Those who are concerned about the election’s susceptibility to being hacked are more likely to say there are high levels of voter fraud, with 56 percent of those who are very concerned or more about hacking saying they think there is a great deal of fraud compared to just 26 percent of those who say they are only somewhat concerned and 12 percent of those who say they are not very or not at all concerned.

Elections are an essential aspect of democracy, and belief in their accuracy is fundamental to people’s trust in the legitimacy of the government. Only 4 in 10 Americans have a great deal or quite a bit of confidence that votes will be accurately counted. Three in 10 have a moderate amount of confidence, and another 3 in 10 have only a little or no confidence at all. Just 16 percent have a great deal of confidence that votes will be counted accurately this year.

Party differences emerge, with nearly half of Democrats but just a third of Republicans and a quarter of independents expressing a lot of confidence.

Confidence in the accuracy of vote counting is correlated with perceived levels of fraud and the system’s vulnerability to hacking. More than three-quarters of those who say there is hardly any fraud have quite a bit of confidence in the accuracy of the vote count compared to just 12 percent of those who say there is a great deal of fraud. And, those who have little or no concern about hacking are more confident in the vote count than those who are very concerned (56 percent vs. 30 percent).

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However, the public’s confidence in all aspects of government is low. In The AP-NORC Center poll taken in May, only 24 percent had a great deal of confidence in the Supreme Court. Confidence in the other two branches of government was even more dismal: 15 percent were very confident in the executive branch, and only 4 percent had a great deal of confidence in Congress. Only 10 percent has faith in the overall political system of the United States.[4]

The Gallup Poll has been asking the public about confidence in the country’s key institutions for more than 40 years. Americans have been losing faith in many institutions over the years, with banking, organized religion, the news media, and Congress taking the biggest hits over the last 10 years.[5]

In the aftermath of the controversial 2000 presidential election, Congress passed the Help America Vote Act (HAVA)[6] in 2002, to reform the nation’s voting process. Widespread improvements, including the implementation of new technology, have changed how Americans vote and how votes are counted. Today, a majority (57 percent) say this technology has made vote counting more accurate. Only 15 percent say new technology has hurt the accuracy of vote counting, and nearly 3 in 10 think it has not made any difference. Democrats are the most likely to say this has improved the accuracy of vote counting (65 percent), followed by Republicans (54 percent), with independents the least likely to say so (41 percent).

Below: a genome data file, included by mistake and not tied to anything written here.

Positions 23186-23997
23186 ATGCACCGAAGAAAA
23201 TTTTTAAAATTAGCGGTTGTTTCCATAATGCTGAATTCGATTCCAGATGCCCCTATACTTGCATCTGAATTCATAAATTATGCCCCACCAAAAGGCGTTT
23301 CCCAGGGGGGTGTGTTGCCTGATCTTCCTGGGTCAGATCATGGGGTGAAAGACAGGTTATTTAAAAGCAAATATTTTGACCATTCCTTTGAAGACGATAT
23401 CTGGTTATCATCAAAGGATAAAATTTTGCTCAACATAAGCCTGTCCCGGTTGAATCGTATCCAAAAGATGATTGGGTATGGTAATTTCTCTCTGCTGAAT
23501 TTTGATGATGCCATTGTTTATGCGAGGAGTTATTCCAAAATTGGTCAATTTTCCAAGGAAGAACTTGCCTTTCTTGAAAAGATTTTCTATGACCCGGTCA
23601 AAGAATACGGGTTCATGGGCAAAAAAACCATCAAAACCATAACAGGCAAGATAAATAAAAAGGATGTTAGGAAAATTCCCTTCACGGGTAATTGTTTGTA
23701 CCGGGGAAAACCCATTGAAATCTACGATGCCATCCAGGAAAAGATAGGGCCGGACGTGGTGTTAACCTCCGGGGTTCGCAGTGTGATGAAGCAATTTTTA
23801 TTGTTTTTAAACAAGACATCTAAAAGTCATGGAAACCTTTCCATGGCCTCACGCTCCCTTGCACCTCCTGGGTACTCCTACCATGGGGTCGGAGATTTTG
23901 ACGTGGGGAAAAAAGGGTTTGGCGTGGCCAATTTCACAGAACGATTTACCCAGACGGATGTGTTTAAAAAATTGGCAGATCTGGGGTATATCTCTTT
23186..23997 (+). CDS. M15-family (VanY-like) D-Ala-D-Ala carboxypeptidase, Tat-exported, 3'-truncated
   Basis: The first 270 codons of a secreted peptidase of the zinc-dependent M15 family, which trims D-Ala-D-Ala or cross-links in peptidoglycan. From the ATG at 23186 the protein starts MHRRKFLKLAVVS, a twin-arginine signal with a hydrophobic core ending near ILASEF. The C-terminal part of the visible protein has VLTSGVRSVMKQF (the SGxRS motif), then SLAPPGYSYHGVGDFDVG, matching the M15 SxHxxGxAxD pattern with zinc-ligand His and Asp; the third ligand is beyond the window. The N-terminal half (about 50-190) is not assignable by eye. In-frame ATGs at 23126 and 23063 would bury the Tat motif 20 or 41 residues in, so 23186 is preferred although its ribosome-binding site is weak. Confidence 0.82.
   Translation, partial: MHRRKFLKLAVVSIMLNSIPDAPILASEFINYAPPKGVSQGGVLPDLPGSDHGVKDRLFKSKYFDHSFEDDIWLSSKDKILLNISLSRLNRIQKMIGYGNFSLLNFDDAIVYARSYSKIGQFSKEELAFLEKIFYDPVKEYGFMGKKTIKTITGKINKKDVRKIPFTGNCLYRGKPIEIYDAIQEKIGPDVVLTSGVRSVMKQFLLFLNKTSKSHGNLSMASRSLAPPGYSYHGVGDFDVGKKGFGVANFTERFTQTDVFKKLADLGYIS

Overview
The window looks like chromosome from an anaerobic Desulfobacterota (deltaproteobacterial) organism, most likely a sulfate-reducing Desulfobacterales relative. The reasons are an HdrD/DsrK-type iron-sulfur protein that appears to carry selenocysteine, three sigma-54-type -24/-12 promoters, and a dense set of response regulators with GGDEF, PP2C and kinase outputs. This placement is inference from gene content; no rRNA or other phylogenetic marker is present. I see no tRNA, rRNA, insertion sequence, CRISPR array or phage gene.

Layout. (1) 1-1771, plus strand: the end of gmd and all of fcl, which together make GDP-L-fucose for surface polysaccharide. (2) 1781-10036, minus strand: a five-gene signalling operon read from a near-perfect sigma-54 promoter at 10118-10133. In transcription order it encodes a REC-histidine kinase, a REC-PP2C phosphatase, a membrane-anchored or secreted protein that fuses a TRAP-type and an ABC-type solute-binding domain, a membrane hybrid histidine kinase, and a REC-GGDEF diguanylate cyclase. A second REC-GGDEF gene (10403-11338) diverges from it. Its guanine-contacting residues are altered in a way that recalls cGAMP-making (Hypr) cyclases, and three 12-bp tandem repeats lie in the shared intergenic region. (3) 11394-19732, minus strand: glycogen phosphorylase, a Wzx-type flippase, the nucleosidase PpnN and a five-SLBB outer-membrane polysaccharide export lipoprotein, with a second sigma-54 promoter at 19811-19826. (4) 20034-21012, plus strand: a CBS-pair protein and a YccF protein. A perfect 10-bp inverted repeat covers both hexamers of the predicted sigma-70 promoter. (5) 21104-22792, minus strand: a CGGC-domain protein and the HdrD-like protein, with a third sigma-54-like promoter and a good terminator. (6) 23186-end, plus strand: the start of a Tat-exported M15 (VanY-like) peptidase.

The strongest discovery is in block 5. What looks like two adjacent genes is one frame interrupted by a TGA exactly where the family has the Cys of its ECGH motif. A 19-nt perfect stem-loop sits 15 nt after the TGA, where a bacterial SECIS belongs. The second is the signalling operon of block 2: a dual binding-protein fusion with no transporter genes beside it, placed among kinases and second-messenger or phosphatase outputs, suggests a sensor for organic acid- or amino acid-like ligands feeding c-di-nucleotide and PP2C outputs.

Majorities Support Both Early Voting And Voter ID Laws.

Most states have a method for eligible voters to cast a ballot before Election Day, either during the early voting period or by requesting an absentee ballot. All states will mail an absentee ballot when requested. In 37 states and Washington, DC, any qualified voter may cast a ballot in person during a designated period prior to Election Day. Three of those states mail ballots to all voters. There are 13 states where early voting is not available and an excuse is required for an absentee ballot.[7]  

Most Americans (60 percent) approve of giving voters a chance to cast their ballots before Election Day. Just 13 percent oppose early voting, while 26 percent neither favor nor oppose it. Democrats are particularly likely to favor it. Studies of early voting indicate that it tends to improve turnout among minorities and young voters, who are more likely to support Democratic candidates.[8]   

Another potential change to election laws is a requirement for all voters to provide valid photo identification at their voting place in order to cast a ballot. In recent years, however, such laws have been struck down by the courts in several states, including North Carolina,[9] Texas,[10] and Wisconsin.[11]

Despite these legal challenges, even more Americans favor this policy than early voting. Eight in 10 approve of such voter identification laws, just 11 percent oppose them, and 9 percent neither favor nor oppose. While most Americans, regardless of party identification, favor these measures, Republicans overwhelmingly support them. Analysis of voter identification laws suggests they can suppress turnout of voters who often vote Democratic, particularly minorities and younger Americans.[12]

The rational for voter identification laws is generally to hinder election fraud. Those who think there is some or a great deal of fraud in elections are more supportive of them than those who say there is hardly any fraud (85 percent vs. 59 percent).